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I'm working on a journal-type application in Python. The application basically permits the user write entries in the journal and adds a time-stamp for later querying the journal.

As of now, I use the time.ctime() function to generate time-stamps that are visually friendly. The journal entries thus look like:

Thu Jan 21 19:59:47 2010 Did something
Thu Jan 21 20:01:07 2010 Did something else

Now, I would like to be able to use these time-stamps to do some searching/querying. I need to be able to search, for example, for "2010", or "feb 2010", or "23 feb 2010".

My questions are:

1) What time module(s) should I use: time vs datetime?

2) What would be an appropriate way of creating and using the time-stamp objects?

Many thanks!

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2 Answers 2

up vote 7 down vote accepted

Option 1: Don't change anything. Use time.strptime to parse your timestamps.

Option 2: Change to datetime. You can format the timestamps the same way, and use datetime.strptime to parse them.

It doesn't much matter, since the code will be similar. Searching will involve matching months, days or years or some such. Use time tuples for this. Or datetime.datetime objects. Or, searching will involve comparing ranges of times; use time in seconds for this. Or use datetime objects. They will both work and -- for this -- they will be similar in complexity.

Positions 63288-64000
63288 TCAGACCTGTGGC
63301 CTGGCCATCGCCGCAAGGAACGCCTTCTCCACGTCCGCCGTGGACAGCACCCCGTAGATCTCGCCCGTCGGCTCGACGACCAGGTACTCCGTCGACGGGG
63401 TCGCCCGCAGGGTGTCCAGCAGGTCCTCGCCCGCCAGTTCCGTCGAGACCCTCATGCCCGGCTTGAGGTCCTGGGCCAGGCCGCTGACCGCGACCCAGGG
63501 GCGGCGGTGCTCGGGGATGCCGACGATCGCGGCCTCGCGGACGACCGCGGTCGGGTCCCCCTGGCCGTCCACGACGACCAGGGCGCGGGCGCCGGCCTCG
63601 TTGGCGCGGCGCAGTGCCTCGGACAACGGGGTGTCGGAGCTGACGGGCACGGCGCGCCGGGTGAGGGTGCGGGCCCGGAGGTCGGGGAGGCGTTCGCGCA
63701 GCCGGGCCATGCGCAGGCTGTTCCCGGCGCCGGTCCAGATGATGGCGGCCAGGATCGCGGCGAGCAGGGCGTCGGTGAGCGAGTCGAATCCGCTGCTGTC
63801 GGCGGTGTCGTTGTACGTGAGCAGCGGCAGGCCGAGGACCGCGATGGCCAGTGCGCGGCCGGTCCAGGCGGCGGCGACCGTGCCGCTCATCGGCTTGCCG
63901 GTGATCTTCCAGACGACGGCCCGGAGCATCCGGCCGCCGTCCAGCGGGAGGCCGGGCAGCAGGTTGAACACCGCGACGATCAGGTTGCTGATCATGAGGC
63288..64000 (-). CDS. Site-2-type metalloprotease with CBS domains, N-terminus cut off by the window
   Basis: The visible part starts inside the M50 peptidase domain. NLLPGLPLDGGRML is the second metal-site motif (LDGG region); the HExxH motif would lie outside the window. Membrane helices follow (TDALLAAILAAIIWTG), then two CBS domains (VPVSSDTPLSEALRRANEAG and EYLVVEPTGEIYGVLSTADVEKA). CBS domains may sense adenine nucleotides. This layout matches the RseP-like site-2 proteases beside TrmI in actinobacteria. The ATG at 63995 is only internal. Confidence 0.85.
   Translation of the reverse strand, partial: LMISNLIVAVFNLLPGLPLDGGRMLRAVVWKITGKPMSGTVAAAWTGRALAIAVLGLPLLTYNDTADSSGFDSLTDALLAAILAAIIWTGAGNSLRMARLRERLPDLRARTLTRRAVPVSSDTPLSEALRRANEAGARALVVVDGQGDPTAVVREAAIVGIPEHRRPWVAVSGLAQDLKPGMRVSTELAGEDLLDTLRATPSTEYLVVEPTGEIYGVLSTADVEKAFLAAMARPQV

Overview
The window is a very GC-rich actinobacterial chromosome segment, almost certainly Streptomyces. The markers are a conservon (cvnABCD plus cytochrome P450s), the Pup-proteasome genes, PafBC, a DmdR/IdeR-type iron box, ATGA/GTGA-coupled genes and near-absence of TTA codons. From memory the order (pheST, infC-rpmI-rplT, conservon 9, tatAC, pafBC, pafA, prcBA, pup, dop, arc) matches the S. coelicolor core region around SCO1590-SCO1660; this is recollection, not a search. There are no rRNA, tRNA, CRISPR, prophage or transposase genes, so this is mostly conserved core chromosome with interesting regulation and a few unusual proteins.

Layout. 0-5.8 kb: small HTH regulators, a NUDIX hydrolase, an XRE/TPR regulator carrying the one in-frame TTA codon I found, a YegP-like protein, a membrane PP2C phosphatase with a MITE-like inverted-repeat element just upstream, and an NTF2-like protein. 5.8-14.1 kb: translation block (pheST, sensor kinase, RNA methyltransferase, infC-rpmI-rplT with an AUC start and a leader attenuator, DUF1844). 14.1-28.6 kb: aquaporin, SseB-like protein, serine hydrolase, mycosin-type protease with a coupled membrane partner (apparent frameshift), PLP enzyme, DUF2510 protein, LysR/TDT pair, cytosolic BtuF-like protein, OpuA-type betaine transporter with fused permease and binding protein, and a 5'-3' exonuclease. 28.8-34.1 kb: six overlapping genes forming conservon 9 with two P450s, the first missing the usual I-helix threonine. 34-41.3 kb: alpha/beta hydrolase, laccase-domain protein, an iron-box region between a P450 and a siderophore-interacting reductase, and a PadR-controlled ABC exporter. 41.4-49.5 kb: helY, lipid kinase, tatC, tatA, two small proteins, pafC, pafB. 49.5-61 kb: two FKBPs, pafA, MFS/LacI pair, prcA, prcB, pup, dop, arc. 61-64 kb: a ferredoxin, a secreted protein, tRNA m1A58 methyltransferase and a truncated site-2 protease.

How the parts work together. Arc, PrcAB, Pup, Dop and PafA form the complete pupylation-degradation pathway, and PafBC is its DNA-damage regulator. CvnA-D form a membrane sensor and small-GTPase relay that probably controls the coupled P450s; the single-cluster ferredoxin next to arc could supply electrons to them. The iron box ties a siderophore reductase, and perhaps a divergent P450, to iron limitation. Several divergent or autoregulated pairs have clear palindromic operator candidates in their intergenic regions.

Doing date calculations (90 days in the future, 3 months in the past, etc.) is the strong suit of datetime.

In general, you'll often be happier with datetime because it does more and doesn't involve switching between simple double time and time tuple time.

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Thanks for your great reply. I'll put time going through the datetime documentation. –  Morlock Jan 24 '10 at 15:24

You might want to consider changing to ISO 8601. Will help with sorting for example, or transferring data between different systems.

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totally agree. so much more readable and also causes less fuss when using different tools. –  rytis Jan 24 '10 at 16:05
    
I will use ISO 8601 in the journal file, and thanks a log for the suggestion! However, the question really is a question about which python module I should use to deal with dates and time. If you have a way I could implement ISO 8601 with a python module from the standard library, I would be glad to hear about it! Cheers –  Morlock Jan 24 '10 at 19:13
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Here's a question doing the opposite, parsing ISO 8601 in Python using the datetime module: stackoverflow.com/questions/969285/… - note the comment on looking at the methods of datetime.datetime instead of the datetime module itself. If you're lucky, you'll find an strftime() function that accepts the same (or very similar) format syntax. I seem to recall I once did something like this, and the only custom thing I had to do was tack on fractional seconds (as they were needed by my application at the time). –  Bandi-T Jan 24 '10 at 20:18
    
Don't forget though that Pythons built-in date/time objects are relatively naive, and always assume there's exactly 60 seconds in a minute (3600*24 seconds in a day) - this ignores leap seconds for example. –  Bandi-T Jan 24 '10 at 20:27
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Here's a "Date and Time Representation in Python" from Jochen Voss: seehuhn.de/pages/pdate –  Bandi-T Jan 24 '10 at 20:38

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